Last week I introduced you to the eight strategic principles I have observed in healthy disciple-making churches. Today I will begin to discuss them in more detail. I would caution you to not think of them as being discussed in order of priority, but think of them as integrally intertwined. I would go so far as to suggest that if you are not firing on all eight cylinders then you will not experience the fullness of what God can do in and through your church.
1. Relational—Leaders of disciple-making churches understand that God’s work is not accomplished in a vacuum or by Lone Ranger types. These leaders understand that deep discipleship cannot take place in a worship format alone and that God (who Himself is a relational being) does His work best in a relational environment: small groups and one-on-one. If a church body expects to have a significant impact upon its community, both its leaders and individual members must be willing to invest in the lives of those who are far from God.
My observations are that disciple-making is more caught than taught. You can read all the great books on discipleship—and you’d better begin with the Bible—but unless you have been intentionally discipled by others, you will probably not be willing to invest the relational capital required to make a disciple. Proverbs 14:4, which has become one of my life verses, speaks to this reality: “Where there are no oxen the stall is clean, but great gain comes through the strength of an ox.” A modern paraphrase might be, “Life isn’t as messy when I don’t have to deal with people, but life is ultimately better when lived in community.”
There is an old adage that says, “If you want to go fast, then go alone. If you want to go far, go together.” Another with a similar meaning is “Do you want to grow squash or oak trees?” The latter has particular application in a world where speed and size are celebrated above character and quality. My experience is that when you sacrifice quality and character, your speed and size will simply create a bigger and more spectacular crash—and it WILL HAPPEN. If you need proof, I would again refer you to the current podcast series being done by Christianity Today entitled The Rise and Fall of Mars Hill Church.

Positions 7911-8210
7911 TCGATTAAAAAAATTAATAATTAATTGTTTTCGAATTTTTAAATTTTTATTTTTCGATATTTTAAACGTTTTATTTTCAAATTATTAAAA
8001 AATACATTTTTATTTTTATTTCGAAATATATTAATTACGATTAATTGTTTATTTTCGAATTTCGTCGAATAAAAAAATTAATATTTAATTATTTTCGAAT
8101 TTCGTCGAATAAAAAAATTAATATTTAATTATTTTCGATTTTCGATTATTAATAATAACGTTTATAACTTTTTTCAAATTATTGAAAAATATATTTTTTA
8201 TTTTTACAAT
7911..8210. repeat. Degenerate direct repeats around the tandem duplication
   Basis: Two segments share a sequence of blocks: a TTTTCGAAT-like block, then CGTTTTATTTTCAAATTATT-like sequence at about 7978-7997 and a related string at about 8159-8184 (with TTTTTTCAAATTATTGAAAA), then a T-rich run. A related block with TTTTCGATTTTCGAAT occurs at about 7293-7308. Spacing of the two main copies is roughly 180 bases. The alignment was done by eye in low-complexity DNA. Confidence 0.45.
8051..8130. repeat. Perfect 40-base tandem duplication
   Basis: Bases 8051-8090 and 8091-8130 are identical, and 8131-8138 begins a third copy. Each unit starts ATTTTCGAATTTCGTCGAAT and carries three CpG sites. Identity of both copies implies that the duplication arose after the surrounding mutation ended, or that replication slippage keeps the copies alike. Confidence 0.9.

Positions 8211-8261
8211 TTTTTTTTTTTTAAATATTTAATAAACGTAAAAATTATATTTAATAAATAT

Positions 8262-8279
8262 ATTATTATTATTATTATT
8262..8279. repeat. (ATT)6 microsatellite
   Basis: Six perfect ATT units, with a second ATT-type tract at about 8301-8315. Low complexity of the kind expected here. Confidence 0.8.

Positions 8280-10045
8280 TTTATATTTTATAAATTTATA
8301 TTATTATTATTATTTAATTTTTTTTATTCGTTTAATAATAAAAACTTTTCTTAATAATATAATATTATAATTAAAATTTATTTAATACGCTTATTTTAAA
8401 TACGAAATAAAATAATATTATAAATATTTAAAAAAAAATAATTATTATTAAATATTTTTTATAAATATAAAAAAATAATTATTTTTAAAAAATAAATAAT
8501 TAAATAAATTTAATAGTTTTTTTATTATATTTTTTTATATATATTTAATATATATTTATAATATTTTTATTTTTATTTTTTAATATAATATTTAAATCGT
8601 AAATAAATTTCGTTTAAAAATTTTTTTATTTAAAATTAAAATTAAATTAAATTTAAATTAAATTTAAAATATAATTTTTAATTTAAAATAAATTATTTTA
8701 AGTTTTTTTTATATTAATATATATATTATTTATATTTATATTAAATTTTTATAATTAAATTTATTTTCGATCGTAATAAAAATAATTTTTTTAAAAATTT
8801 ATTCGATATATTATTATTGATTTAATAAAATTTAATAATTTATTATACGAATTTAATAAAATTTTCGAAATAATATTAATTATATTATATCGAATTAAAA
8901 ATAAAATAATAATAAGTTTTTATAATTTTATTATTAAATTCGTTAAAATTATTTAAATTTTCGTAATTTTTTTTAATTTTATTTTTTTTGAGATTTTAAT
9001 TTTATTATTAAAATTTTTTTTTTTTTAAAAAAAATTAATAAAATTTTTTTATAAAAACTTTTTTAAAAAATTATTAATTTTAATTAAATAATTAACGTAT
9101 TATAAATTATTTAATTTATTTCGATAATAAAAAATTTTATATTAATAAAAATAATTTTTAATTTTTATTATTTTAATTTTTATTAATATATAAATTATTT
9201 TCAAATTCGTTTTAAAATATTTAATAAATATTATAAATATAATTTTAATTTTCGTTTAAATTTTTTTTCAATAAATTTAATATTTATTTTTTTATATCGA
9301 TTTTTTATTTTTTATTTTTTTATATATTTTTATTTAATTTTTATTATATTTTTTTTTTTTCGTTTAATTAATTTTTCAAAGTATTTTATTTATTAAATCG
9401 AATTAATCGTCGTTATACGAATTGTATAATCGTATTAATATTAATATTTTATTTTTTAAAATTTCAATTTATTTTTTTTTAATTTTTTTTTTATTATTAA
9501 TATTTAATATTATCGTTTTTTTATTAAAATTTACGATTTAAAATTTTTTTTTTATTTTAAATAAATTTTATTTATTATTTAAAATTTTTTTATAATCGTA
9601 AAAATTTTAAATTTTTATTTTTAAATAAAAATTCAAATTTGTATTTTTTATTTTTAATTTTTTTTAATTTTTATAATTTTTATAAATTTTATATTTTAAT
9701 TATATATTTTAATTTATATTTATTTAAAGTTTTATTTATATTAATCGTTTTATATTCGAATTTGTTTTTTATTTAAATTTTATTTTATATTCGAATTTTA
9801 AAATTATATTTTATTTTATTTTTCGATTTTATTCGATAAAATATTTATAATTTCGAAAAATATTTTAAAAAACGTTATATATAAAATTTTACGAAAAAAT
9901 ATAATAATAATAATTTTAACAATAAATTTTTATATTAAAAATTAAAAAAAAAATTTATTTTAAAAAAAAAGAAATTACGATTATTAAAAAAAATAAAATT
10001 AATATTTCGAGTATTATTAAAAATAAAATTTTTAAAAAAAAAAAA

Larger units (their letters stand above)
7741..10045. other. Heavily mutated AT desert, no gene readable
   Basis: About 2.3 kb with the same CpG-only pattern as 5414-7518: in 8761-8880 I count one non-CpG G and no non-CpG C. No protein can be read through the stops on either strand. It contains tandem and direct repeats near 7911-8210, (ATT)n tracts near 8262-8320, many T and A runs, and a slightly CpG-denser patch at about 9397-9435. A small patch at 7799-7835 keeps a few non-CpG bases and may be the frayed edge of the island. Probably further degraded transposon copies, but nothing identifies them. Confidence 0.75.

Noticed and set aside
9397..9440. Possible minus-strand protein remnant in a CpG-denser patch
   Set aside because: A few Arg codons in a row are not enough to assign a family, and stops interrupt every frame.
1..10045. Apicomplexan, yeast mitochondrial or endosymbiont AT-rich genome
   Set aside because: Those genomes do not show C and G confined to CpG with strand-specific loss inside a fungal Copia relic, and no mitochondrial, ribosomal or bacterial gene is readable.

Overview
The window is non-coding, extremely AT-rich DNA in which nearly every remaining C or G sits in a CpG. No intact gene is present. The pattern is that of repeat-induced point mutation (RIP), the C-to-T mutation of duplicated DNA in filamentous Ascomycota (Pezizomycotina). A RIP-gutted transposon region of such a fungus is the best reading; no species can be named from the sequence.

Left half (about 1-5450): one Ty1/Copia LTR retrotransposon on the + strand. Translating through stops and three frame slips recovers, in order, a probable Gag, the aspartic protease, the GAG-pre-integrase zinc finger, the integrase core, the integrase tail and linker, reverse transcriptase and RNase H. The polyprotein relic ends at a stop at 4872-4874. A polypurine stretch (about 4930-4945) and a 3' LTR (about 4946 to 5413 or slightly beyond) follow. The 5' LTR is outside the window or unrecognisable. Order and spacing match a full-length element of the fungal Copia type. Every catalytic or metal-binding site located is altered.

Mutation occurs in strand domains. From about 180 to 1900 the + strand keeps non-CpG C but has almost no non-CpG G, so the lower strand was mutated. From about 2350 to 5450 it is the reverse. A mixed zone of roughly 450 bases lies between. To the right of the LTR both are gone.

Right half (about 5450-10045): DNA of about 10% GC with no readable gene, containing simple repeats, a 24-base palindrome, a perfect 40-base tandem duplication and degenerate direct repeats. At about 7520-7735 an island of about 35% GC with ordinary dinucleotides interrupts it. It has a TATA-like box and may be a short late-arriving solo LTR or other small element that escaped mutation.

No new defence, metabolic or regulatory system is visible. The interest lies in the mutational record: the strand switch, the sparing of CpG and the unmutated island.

All of this means that relational evangelism must be the norm for the life of every believer. There might have been a day when there was enough basic Biblical knowledge in our culture for us to see fruit from “hit and run evangelism,” but those days are gone. Gallup recently reported that for the first time in the 80 years they have done polling, church membership has fallen below 50% in America. If that isn’t bad enough, they also indicate that Americans who report no religious affiliation has grown from 8% to 21% in the last twenty years. AND 33% of those under 30 years of age say they have no religious affiliation.
If we are relational in our disciple-making process it means that we are willing to “fight for healthy relationships.” We don’t write off someone because they are going through a tough stretch. We don’t let bad behavior go unaddressed, and we don’t address bad behavior in an unbiblical manner. Yes, it takes time and energy to do things the right way, but it’s what God expects us to do. Let me suggest some general Biblical principles that make my point:
Yours in Christ,
Mark R. Elliott, AMS
Retiring in April 2022, Mark R. Elliott served as a Director of Missions (Associational Mission Strategist) in Western Iowa and Eastern Nebraska for almost three decades. He is a strong advocate for obedience and Biblically based disciple making. As such, he knows that making healthy disciples requires Christian leaders to be constantly pursuing spiritual maturity—be lifelong learners. Because of the time constraints of ministry, most pastors focus their reading list on resources that assist them in teaching and preaching the Word of God. As such, books focusing on church health, leadership development, and church growth tend to find their way to the bottom of the stack. With that reality in mind, Mark has written discussion summaries on several books that have helped him to personally grow in Christ and that tend to find themselves on the bottom of most pastor’s stack. Many pastors have found them helpful as they are able to more quickly process great insights from other pastors and authors.
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